Also, as Mr. Martin points out in his comment, the Pope continues his paragraph with a line about faults in developing countries.

  80. That’s hilarious in that it comes from a guy who claims a monopoly on knowledge of God and what she wants us to do in her name :-)

    (Dennis: You have no sense of free speech or humor if you censor this. I’m merely pointing out the hypocrisy. Laugh a little.)

  81. From the IAM blog:

    It is unfortunate that the quote of the encyclical did not continue. If it had, people would have read:

    At the same time, in some poor countries, cultural models and social norms of behaviour persist which hinder the process of development.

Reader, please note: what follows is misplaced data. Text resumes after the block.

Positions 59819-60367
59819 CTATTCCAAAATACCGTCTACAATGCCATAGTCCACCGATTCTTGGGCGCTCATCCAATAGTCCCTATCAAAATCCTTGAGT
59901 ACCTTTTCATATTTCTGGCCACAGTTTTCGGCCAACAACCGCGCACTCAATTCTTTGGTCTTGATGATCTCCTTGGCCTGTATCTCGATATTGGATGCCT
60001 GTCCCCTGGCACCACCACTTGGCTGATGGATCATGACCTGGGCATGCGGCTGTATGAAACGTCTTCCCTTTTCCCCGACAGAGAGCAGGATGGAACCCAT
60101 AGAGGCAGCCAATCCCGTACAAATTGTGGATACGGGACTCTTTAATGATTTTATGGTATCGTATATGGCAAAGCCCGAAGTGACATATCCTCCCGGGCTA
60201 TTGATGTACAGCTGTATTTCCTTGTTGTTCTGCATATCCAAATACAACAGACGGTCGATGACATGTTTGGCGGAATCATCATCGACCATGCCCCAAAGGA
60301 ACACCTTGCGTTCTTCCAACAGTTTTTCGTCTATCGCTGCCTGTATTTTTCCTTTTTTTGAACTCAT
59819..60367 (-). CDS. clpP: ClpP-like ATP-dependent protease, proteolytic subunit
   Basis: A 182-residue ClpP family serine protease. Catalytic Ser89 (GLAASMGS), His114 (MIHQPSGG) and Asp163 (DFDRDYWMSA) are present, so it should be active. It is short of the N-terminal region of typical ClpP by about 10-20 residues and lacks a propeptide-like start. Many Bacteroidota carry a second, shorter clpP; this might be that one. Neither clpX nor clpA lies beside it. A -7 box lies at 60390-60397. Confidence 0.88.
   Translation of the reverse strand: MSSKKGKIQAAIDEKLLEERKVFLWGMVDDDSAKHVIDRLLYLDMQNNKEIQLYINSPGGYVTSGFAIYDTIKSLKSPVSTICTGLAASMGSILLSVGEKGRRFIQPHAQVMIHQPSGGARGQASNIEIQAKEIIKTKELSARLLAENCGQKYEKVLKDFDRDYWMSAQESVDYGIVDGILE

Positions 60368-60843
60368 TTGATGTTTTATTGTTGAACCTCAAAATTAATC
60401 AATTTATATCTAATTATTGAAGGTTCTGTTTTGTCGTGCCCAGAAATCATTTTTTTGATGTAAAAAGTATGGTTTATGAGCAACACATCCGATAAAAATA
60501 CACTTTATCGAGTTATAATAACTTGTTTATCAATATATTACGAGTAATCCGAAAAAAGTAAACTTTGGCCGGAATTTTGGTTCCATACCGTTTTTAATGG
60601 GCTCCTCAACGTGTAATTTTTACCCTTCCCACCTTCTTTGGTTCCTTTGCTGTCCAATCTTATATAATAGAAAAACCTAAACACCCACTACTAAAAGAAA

The reality is as the Pope stated: rich countries do have excessive zeal in protecting knowledge. On the other hand, developing countries maintain certain norms (such as counterfeiting) which are also unsustainable.

    I believe that your quote out of context does the statement a dissservice.

    Marcel Mongeon, Mongeon Consulting Inc on 09 Jul 2009 @ 15:21

  82. If the Pope wants to promote development in the world’s poorest countries he should start by relaxing his stance on artificial birth control.